Imperial City

The best awful book I’ve read in awhile. Truly awful, but could not put it down. Trashy, in a 1930s kind of way (pub’d in 1937). Filled with the fabulous four A’s: adultery, abortions, alcoholism, apathy. Unfortunately populated by extremely wooden characters and stilted dialog. But the drama! And the amount of characters that gets packed into nearly 700 pages! There are so many characters interwoven in the plot that luckily the awful writing sometimes stoops to telling you why a particular name sounds familiar, such-and-such is so-and-so’s daughter/son/wife/cousin/girlfriend/sponsor/pastor. Exhausting. However, I find it was worth the struggle. Who can resist a portrait of 1937 New York, the gilded class, the theater class, the underclass, Harlem rioting? This upper-crust family of misfits includes a capitalist pig, a communist professor, a drunk playboy, and a clueless heiress who marries a gay man. The capitalist, Christopher, has a disease (usually called alcoholism) that he indulges by getting onto his yacht and getting blotto for a month. “The last vestige of self-discipline disappeared, and this emperor of finance and industry… became suddenly a goggling, drooling inebriate.”
So many characters to write about! Some words should be used to describe the mysterious Terry Minning whose calm, sarcastic indifference melts as she pens a letter to her beau Mack, retreated to the wilds of Hollywood for work. She doesn’t want marriage but he does. It’s a common theme among the strong ladies. The weak ones, like the actress/harlot Ruby and demure secret-Jewess Helene Little, desire marriage to stable and rich men. So many characters, and they almost all appear as jury candidates for the trial at the end! It makes it seem like the 7 million people population of New York in 1937 was the size of a small 500 person town.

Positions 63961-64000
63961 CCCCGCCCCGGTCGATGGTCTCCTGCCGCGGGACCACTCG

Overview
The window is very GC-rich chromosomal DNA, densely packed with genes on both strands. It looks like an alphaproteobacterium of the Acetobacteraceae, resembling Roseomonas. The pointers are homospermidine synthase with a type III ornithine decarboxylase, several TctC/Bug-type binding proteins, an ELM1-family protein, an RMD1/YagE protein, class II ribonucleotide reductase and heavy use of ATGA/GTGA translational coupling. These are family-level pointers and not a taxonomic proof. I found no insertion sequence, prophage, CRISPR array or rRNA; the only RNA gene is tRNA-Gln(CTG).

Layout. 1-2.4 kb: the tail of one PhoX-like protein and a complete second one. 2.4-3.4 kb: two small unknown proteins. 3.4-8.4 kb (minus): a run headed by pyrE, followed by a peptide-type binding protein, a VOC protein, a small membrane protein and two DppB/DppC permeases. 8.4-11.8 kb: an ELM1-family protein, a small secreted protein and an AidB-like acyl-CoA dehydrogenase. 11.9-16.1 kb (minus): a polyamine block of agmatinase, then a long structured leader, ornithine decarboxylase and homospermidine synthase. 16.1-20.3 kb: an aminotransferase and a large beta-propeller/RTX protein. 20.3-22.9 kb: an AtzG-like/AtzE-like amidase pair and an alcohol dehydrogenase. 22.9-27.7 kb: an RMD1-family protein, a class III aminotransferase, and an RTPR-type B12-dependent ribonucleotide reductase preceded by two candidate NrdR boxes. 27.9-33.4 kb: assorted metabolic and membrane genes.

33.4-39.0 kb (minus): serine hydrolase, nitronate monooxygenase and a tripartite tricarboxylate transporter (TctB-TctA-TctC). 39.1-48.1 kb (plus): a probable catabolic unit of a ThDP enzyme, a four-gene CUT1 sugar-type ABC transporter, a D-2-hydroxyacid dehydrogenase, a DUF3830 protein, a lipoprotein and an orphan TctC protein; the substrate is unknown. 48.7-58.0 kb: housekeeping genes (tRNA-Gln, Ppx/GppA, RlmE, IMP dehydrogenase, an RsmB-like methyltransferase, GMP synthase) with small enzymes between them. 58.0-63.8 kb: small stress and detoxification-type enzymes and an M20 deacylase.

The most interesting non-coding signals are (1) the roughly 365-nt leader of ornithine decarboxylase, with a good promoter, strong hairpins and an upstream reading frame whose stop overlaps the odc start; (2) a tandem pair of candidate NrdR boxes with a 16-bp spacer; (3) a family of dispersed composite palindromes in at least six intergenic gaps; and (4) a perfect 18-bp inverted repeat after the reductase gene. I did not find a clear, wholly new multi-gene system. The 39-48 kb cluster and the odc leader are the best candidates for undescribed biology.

Beautiful depiction of Coney Island plebeians:

As Elinor stared, in fascinated horror, details began to emerge from the seething mass. Her eye picked out individuals or groups in the horde below her. Companies of young people played leap-frog, tossed balls back and forth over recumbent bodies, shuffled in the loose sand to the accompaniment of portable phonographs, pushed each other roughly about, sang noisily, exposed their raw backs to the withering sun, and sat or lay with bare arms and legs amorously intertwined. (p 41-2)
Everyone’s jaws were moving: those who were not munching ice-cream cones and hot dogs or licking lolly-pops were industriously chewing gum. The air was thick with the smells of brine, pickles, sauerkraut, spiced sausage-meat, sizzling lard, and human exhalations. People shoved and trod on each other’s toes to reach the booths where stentorian vendors extolled the merits of pop-corn and pink spun sugar and Eskimo pies. Spectators stood five-deep behind the players of skee-ball, Japanese ping-pong, and coney races. There were long queues waiting to buy tickets for the Old Mill, the Love Ride, the jolting little electric auto-racers, the barrel in which the motor-cyclist risked death, the crèche where the pre-maturely born babies were displayed in incubators. In the swimming-pools of the large bathing establishments, the divers shouted and splashed. (p 43)

Reco’d by Neglected Books